Academic journal article The Middle East Journal

Chronology: Turkey

Academic journal article The Middle East Journal

Chronology: Turkey

Article excerpt

See also Regional Affairs

Apr. 25: After months of delay, Turkey's cabinet approved a US request for access to the strategic southern Incirlik Air Base for one year beginning in June. Turkey had refused to allow US troops to stage an invasion of Iraq from Turkish territory in March 2003. [AP, 4/25]

Apr. 30: Prime Minister Recep Tayyip Erdogan said Turkey would pursue political relations with Armenia. Earlier in the week, Armenian President Robert Kocharyan had said he would accept Erdogan's proposal for a joint commission to probe the killings of Armenians during World War I, but demanded the normalization of relations first. Turkey closed its border with Armenia in 1993 in response to the Armenian conflict with Azerbaijan over Nagorno-Karabakh. [BBC, 4/30]

May 27: The Turkish Parliament approved changes to a new penal code due to come into effect on June 1. The code is one of the key reforms identified by the European Union as a condition for opening accession talks with Ankara in October 2005. The new code liberalizes the country's criminal justice system by increasing penalties against human rights abuses and torture. It also improves the rights of women and children. However, the paragraphs concerning the media continue to attract criticism from newspapers and press organizations, which say that the revised law remains vague enough to allow for arbitrary court decisions, and this in turn may threaten freedom of expression. [BBC, 5/27]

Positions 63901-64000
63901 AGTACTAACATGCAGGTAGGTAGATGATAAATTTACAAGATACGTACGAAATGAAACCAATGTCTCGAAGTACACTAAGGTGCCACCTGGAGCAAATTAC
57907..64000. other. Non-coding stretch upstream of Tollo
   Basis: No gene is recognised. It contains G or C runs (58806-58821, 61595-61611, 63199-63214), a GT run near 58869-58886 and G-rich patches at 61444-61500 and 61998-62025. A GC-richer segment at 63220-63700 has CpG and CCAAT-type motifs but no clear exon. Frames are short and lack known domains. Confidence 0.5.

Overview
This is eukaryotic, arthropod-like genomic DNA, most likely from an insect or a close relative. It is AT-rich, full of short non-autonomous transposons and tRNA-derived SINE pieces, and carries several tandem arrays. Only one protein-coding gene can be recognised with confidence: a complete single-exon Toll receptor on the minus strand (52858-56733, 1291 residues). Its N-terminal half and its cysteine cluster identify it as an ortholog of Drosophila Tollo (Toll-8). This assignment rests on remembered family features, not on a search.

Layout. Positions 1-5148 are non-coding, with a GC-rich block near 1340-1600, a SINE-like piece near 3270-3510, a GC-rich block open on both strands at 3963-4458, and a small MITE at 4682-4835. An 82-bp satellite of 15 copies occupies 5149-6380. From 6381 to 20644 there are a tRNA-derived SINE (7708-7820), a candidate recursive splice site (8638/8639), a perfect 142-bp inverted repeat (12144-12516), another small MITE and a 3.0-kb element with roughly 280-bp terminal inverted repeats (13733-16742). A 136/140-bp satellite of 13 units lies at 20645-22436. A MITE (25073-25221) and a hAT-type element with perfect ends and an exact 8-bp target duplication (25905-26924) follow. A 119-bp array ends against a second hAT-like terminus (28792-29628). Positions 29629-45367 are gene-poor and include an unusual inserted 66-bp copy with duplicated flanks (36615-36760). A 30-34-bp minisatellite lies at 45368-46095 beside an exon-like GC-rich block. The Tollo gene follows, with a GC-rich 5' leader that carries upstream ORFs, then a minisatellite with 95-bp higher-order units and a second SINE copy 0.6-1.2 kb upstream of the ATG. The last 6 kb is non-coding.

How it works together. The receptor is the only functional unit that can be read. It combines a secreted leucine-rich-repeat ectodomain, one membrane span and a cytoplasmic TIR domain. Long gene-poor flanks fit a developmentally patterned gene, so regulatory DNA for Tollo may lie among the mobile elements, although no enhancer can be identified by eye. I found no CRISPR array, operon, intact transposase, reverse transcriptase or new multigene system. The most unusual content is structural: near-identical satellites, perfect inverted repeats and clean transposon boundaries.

June 3: Turkey's President Ahmet Necdet Sezer blocked a law that he said could have given Islamic extremists more freedom. The law was a late addition to a new penal code. The proposed change would have cut the penalty for anyone found guilty of teaching the Qur'an in unauthorized centers. [BBC, 6/3]

June 20: A Turkish court sentenced Metin Kaplan, leader of the Caliphate State, to life in prison for plotting to overthrow Turkey's secular government. …

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